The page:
Soundtrack for reading (sorry the embed went wrong, will attempt to fix it) :

Blue Drag – The Hot Club Quintet

This week I have been occupied by being back to skool, back to work. It is about equal parts exam countdown (upper years), easy-peel units on poetry (lower school) and mordant commentary with colleagues about where work might be next year. Motivation is sketchy. Sometimes little moments can be a reminder of why teaching is such a lot of fun, but a great deal of it is just the same stupid job territory as every other stupid job.

Depends on how sunny it is, mostly. Maintaining a positive demeanour in the teeth of the things with teeth.

There are multiple projects having nothing to do with earning money with which I would be far happier to engage. However, on a day-to-day basis, they are all just partially-recalled dreams, forgotten in the waking to maintain the project of watching numbers apparently related to my worth appearing and disappearing from my bank account at the same time every month.

Some Gormenghastly ceremony, the meaning of which is long since lost, that participants go through with little enthusiasm.

That’s the teeth. Ach, it’s not all lugubrious pondering and late capitalist mope! Pretty sure I shouldn’t be keeping myself up late writing… Sweeping out the mind before turning in is a highly valuable process, though.

I’ll put the chin-stroking down to a definite post-holiday blue drag. Last week it was all frolicking in familiar precincts. I remembered there was a typewriter somewhere in the house and got that out. The four year old (just picking up on an interest in written letters and numbers) now asking if they can ‘get on with some paperwork’…

lore preschoolsum

I love the faint suggestion of millennial significance, that this is a cipher holding arcane truths about the underpinnings of things.

I also love that it means “today i helped put a tent up in the garden and then did some important paperwork on the typewriter’. Or something different but also fabulous, depending on how the light hits the runes.

Infinite monkeying about! There’s a career goal. Keeping that in mind should see the rest of it fall into place.

Today I did behold a lemon and upon its label were there inscribed the names of Imazalil and Thiabendazole. Purchasing this cursèd fruit and spiriting it from the market, I was able swiftly to neutralize it within an admixture of quinine and a reduction of juniper water. Then I did betake to my study to further examine this phenomenon.

I have begun these, my Notes Towards a Grimoire of Contemporary Spirits Whose Powers May or May Not Be Trusted.

1. Imazalil

2. Thiabendazole

3. Triticonazole

4. Tebuconazole

5. Glyphosate

6. Thiacloprid

7. Metaldehyde

8. Cypermethrin

9. Abamex

10. Isomek

11. Kunshi

12. Sokol

13. Tropotox

Let it be known then that their ranks do extend yet further, and while capable each of great boon even so do they offer a bane for their unintended actions upon the other plants and creatures of the air, water, and earth.

Next:

On the Rites of the Summoning of the Mouthdaemon, M.S.G.

In a bid to shift a bunch of assorted notebook writings that look like they should be doing something more coherent, this November The Mortal Bath is undertaking National Novel Writing Month.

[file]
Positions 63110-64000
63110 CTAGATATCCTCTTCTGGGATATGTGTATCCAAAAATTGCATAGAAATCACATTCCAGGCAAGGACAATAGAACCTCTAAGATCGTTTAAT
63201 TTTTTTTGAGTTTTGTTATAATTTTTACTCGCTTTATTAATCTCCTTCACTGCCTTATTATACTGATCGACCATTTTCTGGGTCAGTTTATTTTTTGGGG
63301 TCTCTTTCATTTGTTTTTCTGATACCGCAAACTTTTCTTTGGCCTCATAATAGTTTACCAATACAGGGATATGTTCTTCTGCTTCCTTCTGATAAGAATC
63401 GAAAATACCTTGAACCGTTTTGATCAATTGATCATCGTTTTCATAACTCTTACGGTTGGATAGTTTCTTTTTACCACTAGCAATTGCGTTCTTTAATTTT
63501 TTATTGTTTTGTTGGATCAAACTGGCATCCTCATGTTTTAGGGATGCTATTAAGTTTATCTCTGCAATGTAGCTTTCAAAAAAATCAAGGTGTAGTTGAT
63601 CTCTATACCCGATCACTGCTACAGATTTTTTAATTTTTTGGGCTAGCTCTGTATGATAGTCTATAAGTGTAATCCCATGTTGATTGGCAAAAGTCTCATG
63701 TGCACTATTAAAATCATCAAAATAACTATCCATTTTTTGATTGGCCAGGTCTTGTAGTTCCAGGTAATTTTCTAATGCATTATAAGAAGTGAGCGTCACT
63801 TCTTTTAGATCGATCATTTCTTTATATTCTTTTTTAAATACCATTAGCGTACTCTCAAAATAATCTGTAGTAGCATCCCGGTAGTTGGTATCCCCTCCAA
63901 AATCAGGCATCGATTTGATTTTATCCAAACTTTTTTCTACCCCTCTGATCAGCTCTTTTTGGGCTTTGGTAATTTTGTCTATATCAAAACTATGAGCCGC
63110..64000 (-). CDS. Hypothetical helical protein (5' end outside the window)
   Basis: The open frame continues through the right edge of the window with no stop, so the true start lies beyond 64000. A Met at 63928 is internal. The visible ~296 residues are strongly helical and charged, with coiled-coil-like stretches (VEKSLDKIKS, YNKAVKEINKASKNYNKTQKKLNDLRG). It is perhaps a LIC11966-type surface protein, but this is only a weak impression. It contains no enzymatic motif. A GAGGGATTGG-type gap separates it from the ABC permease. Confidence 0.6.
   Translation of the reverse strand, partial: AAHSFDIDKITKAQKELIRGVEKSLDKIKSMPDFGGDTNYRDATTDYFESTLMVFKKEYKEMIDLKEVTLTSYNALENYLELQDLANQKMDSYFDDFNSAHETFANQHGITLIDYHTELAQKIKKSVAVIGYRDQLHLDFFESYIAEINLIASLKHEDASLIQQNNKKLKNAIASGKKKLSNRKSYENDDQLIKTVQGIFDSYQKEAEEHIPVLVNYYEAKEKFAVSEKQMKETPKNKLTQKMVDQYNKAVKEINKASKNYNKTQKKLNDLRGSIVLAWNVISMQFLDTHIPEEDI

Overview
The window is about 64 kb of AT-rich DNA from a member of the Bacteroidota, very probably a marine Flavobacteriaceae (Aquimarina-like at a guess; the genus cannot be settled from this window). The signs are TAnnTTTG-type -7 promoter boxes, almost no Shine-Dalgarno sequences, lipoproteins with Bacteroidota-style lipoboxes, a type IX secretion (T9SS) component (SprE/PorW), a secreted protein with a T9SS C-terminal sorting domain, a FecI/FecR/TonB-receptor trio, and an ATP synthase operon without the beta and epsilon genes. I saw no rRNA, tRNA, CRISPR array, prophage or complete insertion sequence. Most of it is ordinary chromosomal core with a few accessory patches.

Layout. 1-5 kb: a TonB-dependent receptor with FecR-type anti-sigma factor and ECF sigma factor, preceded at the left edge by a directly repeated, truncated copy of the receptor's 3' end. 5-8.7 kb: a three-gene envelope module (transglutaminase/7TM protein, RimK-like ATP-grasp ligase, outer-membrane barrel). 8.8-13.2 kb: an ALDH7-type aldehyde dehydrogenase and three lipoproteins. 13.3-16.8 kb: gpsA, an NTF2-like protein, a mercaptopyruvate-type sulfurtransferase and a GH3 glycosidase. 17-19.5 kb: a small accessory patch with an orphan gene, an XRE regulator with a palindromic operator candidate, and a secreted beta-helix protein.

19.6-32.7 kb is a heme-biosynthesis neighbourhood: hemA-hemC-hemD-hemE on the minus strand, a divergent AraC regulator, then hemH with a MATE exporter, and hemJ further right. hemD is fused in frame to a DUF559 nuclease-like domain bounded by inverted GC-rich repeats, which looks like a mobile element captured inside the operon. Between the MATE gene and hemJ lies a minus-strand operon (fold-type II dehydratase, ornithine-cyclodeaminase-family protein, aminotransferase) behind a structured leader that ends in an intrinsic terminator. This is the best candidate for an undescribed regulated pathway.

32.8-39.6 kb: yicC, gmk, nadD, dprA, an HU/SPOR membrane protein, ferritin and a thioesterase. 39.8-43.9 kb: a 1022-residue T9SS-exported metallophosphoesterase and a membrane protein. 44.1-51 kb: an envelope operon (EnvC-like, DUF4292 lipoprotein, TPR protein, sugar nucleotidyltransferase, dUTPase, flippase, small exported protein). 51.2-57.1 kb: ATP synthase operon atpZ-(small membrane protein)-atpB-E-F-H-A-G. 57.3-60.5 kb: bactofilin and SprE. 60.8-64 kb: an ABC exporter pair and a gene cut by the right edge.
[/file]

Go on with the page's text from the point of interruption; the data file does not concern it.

National Novel Writing Month is also called NaNoWriMo, for brevity and hashtags’ sake, I suppose. There’s #NaBloPoMo from and for BlogHer writers as well. This wordcrush phenomenon is a bit Teletubbies, in some ways, and I can’t stop thinking of Chief Wiggum and the hounds.

Oh, you know. NaNoWriMo is sort of a writer support group raising money for charitable writing projects, which is fair enough, although it could be seen, uncharitably, as another of a growing number of ‘something to do for the month’ forced jolly charity annoyances. One might bristle at the thought of doing Movember simultaneously.

Also, while I’m carping, I could happily go through life never having to receive an email purporting to be from “Your Novel” suggesting it has a hot date for “Us” on a Saturday.

It looks like you're trying to be a serious writer for once. Shall I introduce some personification to make it e a s i e r for you?

It looks like you’re trying to be a serious writer for once. Shall I introduce some personification to make it e a s i e r for you?

Just like that. Still! There’s nothing like a deadline. I recall reading that Anthony Burgess, at the age of 41, thought he had a terminal illness, so set himself a target of about 2,000 words a day of ‘good copy’, to get out a million words, 10 100,000-word novels, in a year.

“I was not able to achieve more than five and a half novels of very moderate size.”

And I may be misrecalling, but I think one of them was A Clockwork Orange. Almost certainly I’m unlikely to manage that, but I can at least state that the exercise beats playing Civ2 ’til 3am on a school night.

The Book seems to be actually going quite well, so far, although (in the grand tradition of distraction reading) I just saw this PD James BBC advice article thing about writing books, so, following Point 9:

I never talk about a book before it is finished and I never show it to anybody until it is finished and I don’t show it to anybody even then, except for my publisher and my agent. Then there is this awful time until they phone.

…that’s all I propose to say on the matter for now. Apart from me meh ma mo, me mu mah may.